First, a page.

Cougars hoping for a better finish during 2011-12

-A A +A
By Dwane Wilder

  If Campbell County’s boys can ever finish what they start, the Cougars might be a force to be reckoned with in District 3-AAA high school basketball.

The Cougars are coming off an 11-16 season during which they lost several winnable games. With only one senior on the roster, Campbell County has a chance to redeem itself next year.

“It was a disappointing season the way it finished up,” said Cougars coach Barry Jones.

“That’s two years in a row, when we had to be playing our best, we were playing our worst.

“We were in a ton of close games. Out of 26 games, 19 or 20 came down to just a few points. We need to find a way to finish a quarter, finish a half, finish a game and finish a season. We haven’t done it in two years.”

Jones points to the fact that Campbell County was playing at or above .500 the past two seasons before losing seven or eight of their last nine games.

“We really struggled to hit shots,” said Jones.

“We were pretty good in the first quarter, but we just couldn’t seem to find a way to finish games.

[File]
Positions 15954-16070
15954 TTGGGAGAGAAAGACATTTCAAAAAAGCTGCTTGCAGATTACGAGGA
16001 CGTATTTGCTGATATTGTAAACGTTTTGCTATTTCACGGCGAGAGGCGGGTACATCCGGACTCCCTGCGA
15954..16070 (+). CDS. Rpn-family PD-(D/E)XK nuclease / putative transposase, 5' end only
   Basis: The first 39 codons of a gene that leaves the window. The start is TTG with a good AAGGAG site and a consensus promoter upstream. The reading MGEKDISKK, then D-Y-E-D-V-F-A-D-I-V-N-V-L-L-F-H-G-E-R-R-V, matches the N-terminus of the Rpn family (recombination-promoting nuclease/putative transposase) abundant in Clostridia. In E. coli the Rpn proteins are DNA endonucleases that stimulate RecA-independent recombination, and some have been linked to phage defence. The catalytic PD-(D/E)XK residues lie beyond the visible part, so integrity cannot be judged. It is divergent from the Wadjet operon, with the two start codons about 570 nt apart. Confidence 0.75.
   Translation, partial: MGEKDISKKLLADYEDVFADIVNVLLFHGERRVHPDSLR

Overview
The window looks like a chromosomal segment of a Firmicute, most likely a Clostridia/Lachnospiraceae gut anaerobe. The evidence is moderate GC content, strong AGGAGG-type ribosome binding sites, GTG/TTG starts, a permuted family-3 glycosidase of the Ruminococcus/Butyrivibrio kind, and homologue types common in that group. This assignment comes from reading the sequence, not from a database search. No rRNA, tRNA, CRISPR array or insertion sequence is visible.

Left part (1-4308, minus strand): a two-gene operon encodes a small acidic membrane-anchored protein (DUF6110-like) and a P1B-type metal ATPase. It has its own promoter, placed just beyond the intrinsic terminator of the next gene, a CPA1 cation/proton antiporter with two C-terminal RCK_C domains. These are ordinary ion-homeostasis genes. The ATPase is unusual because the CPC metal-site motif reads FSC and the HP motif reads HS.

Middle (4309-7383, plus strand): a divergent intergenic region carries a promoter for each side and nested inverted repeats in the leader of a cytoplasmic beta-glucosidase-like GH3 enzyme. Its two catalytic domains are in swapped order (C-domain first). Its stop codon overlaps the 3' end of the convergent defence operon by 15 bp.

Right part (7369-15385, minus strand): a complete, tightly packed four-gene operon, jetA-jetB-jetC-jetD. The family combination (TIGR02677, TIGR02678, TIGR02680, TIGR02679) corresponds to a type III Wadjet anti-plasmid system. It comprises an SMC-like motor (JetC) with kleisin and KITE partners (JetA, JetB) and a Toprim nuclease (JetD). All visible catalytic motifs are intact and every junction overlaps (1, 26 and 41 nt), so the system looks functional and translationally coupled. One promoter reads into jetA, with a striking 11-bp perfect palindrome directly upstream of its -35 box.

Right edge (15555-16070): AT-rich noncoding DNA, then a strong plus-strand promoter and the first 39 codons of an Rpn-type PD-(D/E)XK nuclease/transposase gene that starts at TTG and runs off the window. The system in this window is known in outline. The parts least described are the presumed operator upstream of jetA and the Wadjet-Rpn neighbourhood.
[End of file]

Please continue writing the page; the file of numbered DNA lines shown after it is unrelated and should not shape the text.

Junior forward Nick Litton had a breakout season in 2010-11 after playing in the shadows of twin towers Sean Chapman and Cody Malicoat the previous year. Litton averaged a team-leading 17.9 points and 8.6 rebounds per game. He also blocked 33 shots, made 48 steals and dished out 65 assists.

With another summer to mature, Litton could be primed for a banner senior year. Corey Poteet, the Cougars third-leading scorer (11.7 ppg) and top free throw (77 percent) and 3-point shooter (38 percent), leads a group of sophomores who will be going into their third season with some significant experience under their belts. Ethan Simpson dished out 5.1 assists per game as a sophomore.

Gunner St. John, Brandon Lee, Jordan Kindred, Dylan Stanfield, Tyler Chapman and Matt Bolton also made significant contributions in 2010-11.

“We competed. I have to give credit to our players. They could’ve tanked it,” said Jones.

“When you have young kids, confidence, or the lack of it, is always an issue.”